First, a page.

Most resistance is nonviolent, but those who choose to be nonviolent should not dismiss or distance themselves from others who use violence strategically. When demanding change, all tactics must be brought to the table. Selective historians consider this unnecessary; they will use the Civil Rights Movement’s nonviolent resistance as an example. They will demand that you stand perfectly still as you get sprayed by water hoses and attacked by police dogs. They’ll conveniently forget to mention that while MLK was leading non-violent resistance in the form of sit-ins and marches, “riots” were raging through America’s black ghettos. It was the potential for more riots, like those that exploded in Birmingham in 1963 as the freedom riders campaign grew increasingly resistant to police violence, that had Robert Kennedy convincing his brother to pass Civil Rights legislation, lest the whole country follow suit.
In a world where blacks are forced to wear their perceived violence on their skin, many will see violent tactics as moving backwards. Some will caution the masses against using violence towards property as a tactic. They will ask everyone to stay calm and collected. Pay attention to where they are yelling from (their luxury apartment, perhaps). The State and the elite are counting on this: the notion that all (black) violence is uncivilized or barbaric. But what is more realistically threatening than “moving backwards” is staying right where we are. In a society where black people are always-already guilty, pleading for change instead of demanding it will do just that.
Trying to change tactics in a desperate attempt to fit the media’s narrative is not an option, because the media’s narrative always ends with the world fundamentally unchanged. The media is obsessed with protests that receive a large scale of police brutality and at the same time, uncompromising in the idea that protesters must be “peaceful” by all means necessary. It’s pretty obvious that one cannot both defend themselves and fit this accepted profile. It’s almost as obvious that one can barely survive— both individually and as a movement— and fit this profile. The state kills us; the media wants us silent.
All this begs the question: Is mainstream media needed? Do we need its support? Despite media’s non-coverage, when the government in Sudan realized protesters weren’t going home after a week (despite the threat of death from live ammunition), they first promised they would give cash out to needy families and raise salaries. This, of course, didn’t stop the protests. When people still didn’t go home the government then arrested and detained 800 activists and journalists. This crackdown-generosity-crackdown vacillation is a tactic often used by the state when those in the streets have a chance of winning.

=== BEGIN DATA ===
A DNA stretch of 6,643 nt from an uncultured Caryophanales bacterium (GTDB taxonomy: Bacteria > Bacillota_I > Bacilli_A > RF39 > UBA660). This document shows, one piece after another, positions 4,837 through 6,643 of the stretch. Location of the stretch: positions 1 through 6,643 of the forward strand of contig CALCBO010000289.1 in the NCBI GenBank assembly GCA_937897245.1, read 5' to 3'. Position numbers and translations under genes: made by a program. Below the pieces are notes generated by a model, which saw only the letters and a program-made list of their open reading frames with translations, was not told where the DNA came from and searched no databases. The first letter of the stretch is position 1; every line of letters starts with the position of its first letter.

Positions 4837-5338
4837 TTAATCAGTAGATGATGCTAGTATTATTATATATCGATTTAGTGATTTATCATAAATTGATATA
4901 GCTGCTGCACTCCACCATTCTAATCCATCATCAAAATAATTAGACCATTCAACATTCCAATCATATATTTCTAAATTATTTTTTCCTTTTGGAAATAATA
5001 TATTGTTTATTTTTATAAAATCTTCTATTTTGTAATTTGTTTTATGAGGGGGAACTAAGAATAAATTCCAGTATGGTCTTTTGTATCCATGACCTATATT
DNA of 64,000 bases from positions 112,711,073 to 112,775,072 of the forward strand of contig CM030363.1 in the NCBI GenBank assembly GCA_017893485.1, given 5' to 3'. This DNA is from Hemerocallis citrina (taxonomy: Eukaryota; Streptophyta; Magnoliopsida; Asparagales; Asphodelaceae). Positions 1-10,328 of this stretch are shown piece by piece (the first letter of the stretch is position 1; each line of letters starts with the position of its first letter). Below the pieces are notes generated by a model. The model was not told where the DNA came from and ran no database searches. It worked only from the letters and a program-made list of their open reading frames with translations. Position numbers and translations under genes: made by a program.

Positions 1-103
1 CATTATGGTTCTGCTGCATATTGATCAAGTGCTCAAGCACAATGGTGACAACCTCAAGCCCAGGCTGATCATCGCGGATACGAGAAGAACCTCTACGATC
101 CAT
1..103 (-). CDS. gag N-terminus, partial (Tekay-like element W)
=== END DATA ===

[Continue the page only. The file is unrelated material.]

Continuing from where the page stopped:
Instead, in order to win support, we should look no further than our communities. Protesting, after all, is just one form of resistance. When thousands aren’t out on the streets (or preferably, while thousands are out on the streets), we should be working on building and existing in the type of world we’d like to see. Our communities should always be at the forefront of our minds. So these questions must always be asked: Which windows are being broken? Who are we hurting? What exactly are we destroying?
There was a great moment in Istanbul that happened over and over again. Police would shoot tear gas canisters into a crowd of people. People would panic and start running. To escape the gas, they would duck into a nearby building, all the while coughing, spitting, eyes watering. Ten minutes later, with lingering tear gas still in the air, the crowd would re-emerge, smiles wide and looks that said, “we’re still here.” They would start moving forward, chanting louder, clapping in rhythm.
It’s no wonder that shooting protesters dead in Sudan only resulted in more people out on the streets. After being detained, beaten, tortured and threatened with rape by security forces in Sudan, Rania Mamoun said, “Some experiences strengthen you, while others break you. When you’re beaten to a pulp, your dignity is assaulted, your safety compromised, your freedom stolen, there is only one way forward – to continue what others initiated. There is no return, we can only go ahead, and that’s what they do not know. Your beating and your torture does not frighten me nor break me. It will not force me to retreat…You ask me: Are you not afraid? And I say: I’ve become stronger.”
When our bodies are beaten and dismissed, our survival is dependent on our persistence. We don’t need the mainstream media; instead, we should recognize that the media is a part of what we’re up against: the dismissal of our dead bodies, the excuses for the hands that kill us.